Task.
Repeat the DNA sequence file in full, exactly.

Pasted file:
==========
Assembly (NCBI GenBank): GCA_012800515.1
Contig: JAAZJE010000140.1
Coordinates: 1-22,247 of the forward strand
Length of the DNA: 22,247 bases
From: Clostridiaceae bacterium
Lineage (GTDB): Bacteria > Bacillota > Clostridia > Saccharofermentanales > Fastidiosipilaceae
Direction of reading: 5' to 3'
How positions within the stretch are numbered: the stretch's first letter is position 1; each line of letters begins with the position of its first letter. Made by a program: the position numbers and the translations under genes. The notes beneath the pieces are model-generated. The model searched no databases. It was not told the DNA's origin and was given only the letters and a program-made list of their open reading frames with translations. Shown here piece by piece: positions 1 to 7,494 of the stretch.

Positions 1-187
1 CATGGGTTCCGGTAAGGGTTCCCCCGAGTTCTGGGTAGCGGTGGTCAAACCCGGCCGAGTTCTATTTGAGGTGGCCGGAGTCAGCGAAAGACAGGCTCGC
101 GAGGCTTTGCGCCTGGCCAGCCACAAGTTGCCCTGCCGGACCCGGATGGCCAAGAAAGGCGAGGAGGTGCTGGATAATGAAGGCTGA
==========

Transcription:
Assembly (NCBI GenBank): GCA_012800515.1
Contig: JAAZJE010000140.1
Coordinates: 1-22,247 of the forward strand
Length of the DNA: 22,247 bases
From: Clostridiaceae bacterium
Lineage (GTDB): Bacteria > Bacillota > Clostridia > Saccharofermentanales > Fastidiosipilaceae
Direction of reading: 5' to 3'
How positions within the stretch are numbered: the stretch's first letter is position 1; each line of letters begins with the position of its first letter. Made by a program: the position numbers and the translations under genes. The notes beneath the pieces are model-generated. The model searched no databases. It was not told the DNA's origin and was given only the letters and a program-made list of their open reading frames with translations. Shown here piece by piece: positions 1 to 7,494 of the stretch.

Positions 1-187
1 CATGGGTTCCGGTAAGGGTTCCCCCGAGTTCTGGGTAGCGGTGGTCAAACCCGGCCGAGTTCTATTTGAGGTGGCCGGAGTCAGCGAAAGACAGGCTCGC
101 GAGGCTTTGCGCCTGGCCAGCCACAAGTTGCCCTGCCGGACCCGGATGGCCAAGAAAGGCGAGGAGGTGCTGGATAATGAAGGCTGA